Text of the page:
|US6997544||Sep 20, 2004||Feb 14, 2006||Silverbrook Research Pty Ltd||Printer having an inert gas supply arrangement|
|US7290857||Sep 19, 2005||Nov 6, 2007||Silverbrook Research Pty Ltd||Printhead assembly with a laminated stack of ink distribution layers|
|US7294302 *||Nov 18, 2003||Nov 13, 2007||Nissei Plastic Industrial Co., Ltd.||Method for controlling thickness of skin layer of composite resin molded product|
|US7845774||Oct 9, 2007||Dec 7, 2010||Silverbrook Research Pty Ltd||Printhead assembly with a gas duct|
|US8061801||Nov 8, 2010||Nov 22, 2011||Silverbrook Research Pty Ltd||Printhead assembly incorporating gas duct|
|US8070260||Dec 28, 2010||Dec 6, 2011||Silverbrook Research Pty Ltd||Printhead having displacable nozzles|
|US8382251||Nov 14, 2011||Feb 26, 2013||Zamtec Ltd||Nozzle arrangement for printhead|
|US8702205||Nov 14, 2011||Apr 22, 2014||Zamtec Ltd||Printhead assembly incorporating ink distribution assembly|
|US9028048||Apr 9, 2014||May 12, 2015||Memjet Technology Ltd.||Printhead assembly incorporating ink distribution assembly|
|US9254655||Mar 23, 2015||Feb 9, 2016||Memjet Technology Ltd.||Inkjet printer having laminated stack for receiving ink from ink distribution molding|
|US9511605||Jun 24, 2015||Dec 6, 2016||Fujifilm Dimatix, Inc.||High height ink jet printing|
|US20020157252 *||Jun 17, 2002||Oct 31, 2002||Kia Silverbrook||Inert gas supply arrangement for a printer|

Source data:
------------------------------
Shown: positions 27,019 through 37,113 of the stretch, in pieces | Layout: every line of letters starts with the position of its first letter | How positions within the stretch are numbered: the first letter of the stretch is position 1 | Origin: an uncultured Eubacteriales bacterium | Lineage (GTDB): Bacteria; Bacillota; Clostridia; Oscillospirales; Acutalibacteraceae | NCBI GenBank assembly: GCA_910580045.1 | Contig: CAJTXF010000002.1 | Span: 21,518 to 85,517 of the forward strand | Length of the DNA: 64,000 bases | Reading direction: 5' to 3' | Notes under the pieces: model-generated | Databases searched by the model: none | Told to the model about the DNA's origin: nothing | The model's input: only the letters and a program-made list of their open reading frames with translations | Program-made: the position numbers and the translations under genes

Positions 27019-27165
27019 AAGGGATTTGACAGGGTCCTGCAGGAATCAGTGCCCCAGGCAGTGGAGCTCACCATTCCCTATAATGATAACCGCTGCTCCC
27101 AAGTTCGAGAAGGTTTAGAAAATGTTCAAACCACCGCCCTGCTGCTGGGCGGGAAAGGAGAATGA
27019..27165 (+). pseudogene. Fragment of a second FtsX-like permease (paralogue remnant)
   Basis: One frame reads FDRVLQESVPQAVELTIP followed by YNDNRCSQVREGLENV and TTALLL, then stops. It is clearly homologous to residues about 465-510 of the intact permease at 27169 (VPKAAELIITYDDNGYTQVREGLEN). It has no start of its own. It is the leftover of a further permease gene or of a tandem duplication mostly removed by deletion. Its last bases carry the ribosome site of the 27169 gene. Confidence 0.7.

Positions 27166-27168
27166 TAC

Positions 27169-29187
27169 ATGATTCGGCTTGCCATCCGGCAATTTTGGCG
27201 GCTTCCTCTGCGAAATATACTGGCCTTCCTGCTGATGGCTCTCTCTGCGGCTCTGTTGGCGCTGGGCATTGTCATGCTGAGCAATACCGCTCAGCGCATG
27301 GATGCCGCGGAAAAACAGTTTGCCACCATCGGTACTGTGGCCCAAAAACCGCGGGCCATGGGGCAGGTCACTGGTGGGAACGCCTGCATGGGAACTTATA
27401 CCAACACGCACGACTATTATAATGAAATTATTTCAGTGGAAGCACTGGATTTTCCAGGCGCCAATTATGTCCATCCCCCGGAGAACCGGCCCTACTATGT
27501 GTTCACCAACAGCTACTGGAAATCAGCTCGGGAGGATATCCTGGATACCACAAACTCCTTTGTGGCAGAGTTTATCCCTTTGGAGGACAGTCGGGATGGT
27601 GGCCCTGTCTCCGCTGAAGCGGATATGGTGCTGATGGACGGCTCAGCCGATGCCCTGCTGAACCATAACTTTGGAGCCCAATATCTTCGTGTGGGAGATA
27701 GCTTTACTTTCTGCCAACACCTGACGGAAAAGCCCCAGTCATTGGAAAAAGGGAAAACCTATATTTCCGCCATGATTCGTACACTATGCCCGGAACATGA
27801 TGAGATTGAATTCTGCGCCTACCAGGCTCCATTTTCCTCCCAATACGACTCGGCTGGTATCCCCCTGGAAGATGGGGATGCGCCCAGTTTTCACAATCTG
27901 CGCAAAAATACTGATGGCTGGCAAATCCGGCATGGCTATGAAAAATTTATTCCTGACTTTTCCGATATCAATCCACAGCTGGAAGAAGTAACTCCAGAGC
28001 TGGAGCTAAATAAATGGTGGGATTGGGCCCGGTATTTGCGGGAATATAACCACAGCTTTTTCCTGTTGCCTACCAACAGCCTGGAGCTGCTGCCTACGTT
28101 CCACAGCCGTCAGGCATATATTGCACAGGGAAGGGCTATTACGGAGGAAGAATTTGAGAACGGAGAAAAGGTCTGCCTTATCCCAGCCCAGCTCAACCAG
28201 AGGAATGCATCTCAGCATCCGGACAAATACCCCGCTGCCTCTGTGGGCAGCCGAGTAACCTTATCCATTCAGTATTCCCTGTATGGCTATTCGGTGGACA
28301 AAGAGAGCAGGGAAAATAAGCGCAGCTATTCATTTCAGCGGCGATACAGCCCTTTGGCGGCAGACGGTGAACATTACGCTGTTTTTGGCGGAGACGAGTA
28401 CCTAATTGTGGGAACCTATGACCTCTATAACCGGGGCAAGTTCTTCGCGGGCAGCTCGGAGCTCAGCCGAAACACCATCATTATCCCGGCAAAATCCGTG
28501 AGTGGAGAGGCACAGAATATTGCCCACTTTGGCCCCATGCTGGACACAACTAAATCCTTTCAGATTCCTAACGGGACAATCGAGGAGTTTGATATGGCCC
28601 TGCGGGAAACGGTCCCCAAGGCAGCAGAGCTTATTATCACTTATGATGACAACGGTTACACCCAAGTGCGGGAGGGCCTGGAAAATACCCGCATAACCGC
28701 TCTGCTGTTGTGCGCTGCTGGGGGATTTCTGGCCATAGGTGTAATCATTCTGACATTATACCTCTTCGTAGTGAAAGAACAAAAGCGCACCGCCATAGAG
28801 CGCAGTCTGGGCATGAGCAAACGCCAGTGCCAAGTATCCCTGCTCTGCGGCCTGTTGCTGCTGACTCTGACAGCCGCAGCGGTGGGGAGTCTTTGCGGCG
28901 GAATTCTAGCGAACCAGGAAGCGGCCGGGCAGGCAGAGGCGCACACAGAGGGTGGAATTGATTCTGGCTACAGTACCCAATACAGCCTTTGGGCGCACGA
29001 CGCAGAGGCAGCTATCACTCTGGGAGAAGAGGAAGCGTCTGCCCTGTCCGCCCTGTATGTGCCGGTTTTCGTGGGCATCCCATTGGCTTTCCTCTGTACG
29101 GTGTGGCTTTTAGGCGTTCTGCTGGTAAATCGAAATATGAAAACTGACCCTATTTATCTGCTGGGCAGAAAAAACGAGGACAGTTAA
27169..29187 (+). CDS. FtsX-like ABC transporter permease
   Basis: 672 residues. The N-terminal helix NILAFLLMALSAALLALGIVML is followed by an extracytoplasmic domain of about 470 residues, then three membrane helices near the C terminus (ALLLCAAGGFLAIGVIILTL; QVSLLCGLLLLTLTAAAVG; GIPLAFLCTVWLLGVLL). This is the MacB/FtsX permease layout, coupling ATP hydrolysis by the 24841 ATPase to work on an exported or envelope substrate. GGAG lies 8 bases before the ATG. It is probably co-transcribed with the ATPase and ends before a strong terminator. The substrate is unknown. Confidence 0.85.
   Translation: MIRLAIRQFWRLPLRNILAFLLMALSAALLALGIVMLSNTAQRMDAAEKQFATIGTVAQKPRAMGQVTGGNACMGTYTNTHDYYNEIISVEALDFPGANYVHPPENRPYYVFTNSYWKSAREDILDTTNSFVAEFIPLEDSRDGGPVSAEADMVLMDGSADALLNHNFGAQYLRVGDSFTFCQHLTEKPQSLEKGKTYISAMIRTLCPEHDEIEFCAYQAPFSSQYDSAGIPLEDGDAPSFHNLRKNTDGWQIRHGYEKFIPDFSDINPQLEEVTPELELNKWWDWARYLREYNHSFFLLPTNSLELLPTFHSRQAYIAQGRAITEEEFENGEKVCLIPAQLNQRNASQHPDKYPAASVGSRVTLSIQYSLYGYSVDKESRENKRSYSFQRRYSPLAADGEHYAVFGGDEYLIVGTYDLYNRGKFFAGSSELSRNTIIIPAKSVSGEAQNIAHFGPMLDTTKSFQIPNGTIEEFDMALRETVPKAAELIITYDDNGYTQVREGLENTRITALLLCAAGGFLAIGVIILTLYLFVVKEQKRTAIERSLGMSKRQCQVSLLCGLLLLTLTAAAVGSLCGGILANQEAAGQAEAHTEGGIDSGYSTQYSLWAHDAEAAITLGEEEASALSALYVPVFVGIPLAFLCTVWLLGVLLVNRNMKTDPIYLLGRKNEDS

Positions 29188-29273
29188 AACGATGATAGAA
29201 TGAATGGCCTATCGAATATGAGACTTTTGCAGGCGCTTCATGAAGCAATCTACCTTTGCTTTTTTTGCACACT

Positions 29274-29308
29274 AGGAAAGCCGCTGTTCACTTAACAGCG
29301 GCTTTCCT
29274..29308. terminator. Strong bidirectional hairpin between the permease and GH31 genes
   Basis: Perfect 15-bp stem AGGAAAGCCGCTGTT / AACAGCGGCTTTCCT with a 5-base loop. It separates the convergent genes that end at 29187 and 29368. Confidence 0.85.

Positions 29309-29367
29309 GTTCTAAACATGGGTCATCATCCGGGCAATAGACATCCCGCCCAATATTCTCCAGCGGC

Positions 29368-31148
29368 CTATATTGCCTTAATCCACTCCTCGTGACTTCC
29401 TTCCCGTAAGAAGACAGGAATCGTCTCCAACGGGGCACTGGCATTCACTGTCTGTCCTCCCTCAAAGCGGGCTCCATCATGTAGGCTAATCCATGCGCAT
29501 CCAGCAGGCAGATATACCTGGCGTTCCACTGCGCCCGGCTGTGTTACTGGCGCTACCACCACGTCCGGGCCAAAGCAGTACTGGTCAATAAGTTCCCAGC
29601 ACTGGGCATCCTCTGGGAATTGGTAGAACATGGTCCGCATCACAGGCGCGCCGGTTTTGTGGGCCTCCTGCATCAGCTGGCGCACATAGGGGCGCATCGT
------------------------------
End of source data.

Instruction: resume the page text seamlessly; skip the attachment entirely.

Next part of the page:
|US20030180441 *||Jan 24, 2003||Sep 25, 2003||Hitoshi Fukushima||Manufacture of a microsensor device and a method for evaluating the function of a liquid by the use thereof|
|US20040130066 *||Nov 18, 2003||Jul 8, 2004||Atsushi Koide||Method for controlling thickness of skin layer of composite resin molded product|
|US20050041057 *||Sep 20, 2004||Feb 24, 2005||Kia Silverbrook||Thermally actuated printhead unit having inert gas operating environment|
|US20050099450 *||Sep 20, 2004||May 12, 2005||Kia Silverbrook||Printer having an inert gas supply arrangement|
|US20060017784 *||Sep 19, 2005||Jan 26, 2006||Silverbrook Research Pty Ltd||Printhead assembly with a laminated stack of ink distribution layers|
|US20080024566 *||Oct 9, 2007||Jan 31, 2008||Silverbrook Research Pty Ltd||Printhead assembly with a gas duct|
|US20110050818 *||Nov 8, 2010||Mar 3, 2011||Silverbrook Research Pty Ltd||Printhead assembly incorporating gas duct|
|US20110090285 *||Dec 28, 2010||Apr 21, 2011||Silverbrook Research Pty Ltd||Printhead having displacable nozzles|
|US20110228009 *||May 30, 2011||Sep 22, 2011||Silverbrook Research Pty Ltd||Printhead nozzle arrangement employing variable volume nozzle chamber|
|U.S. Classification||347/21, 347/24|
|International Classification||C09D11/00, B41J2/045, B41J2/165|
|Feb 10, 2000||AS||Assignment|
Owner name: PRAXAIR TECHNOLOGY, INC., CONNECTICUT
Free format text: ASSIGNMENT OF ASSIGNORS INTEREST;ASSIGNORS:ALBUQUERQUE, ALEXANDRE;BIEN, ELCIO;SANTOS, MARCELO;REEL/FRAME:010590/0899;SIGNING DATES FROM 20000114 TO 20000117
|Nov 7, 2005||FPAY||Fee payment|
Year of fee payment: 4
|Nov 9, 2009||FPAY||Fee payment|
Year of fee payment: 8
|Nov 7, 2013||FPAY||Fee payment|
Year of fee payment: 12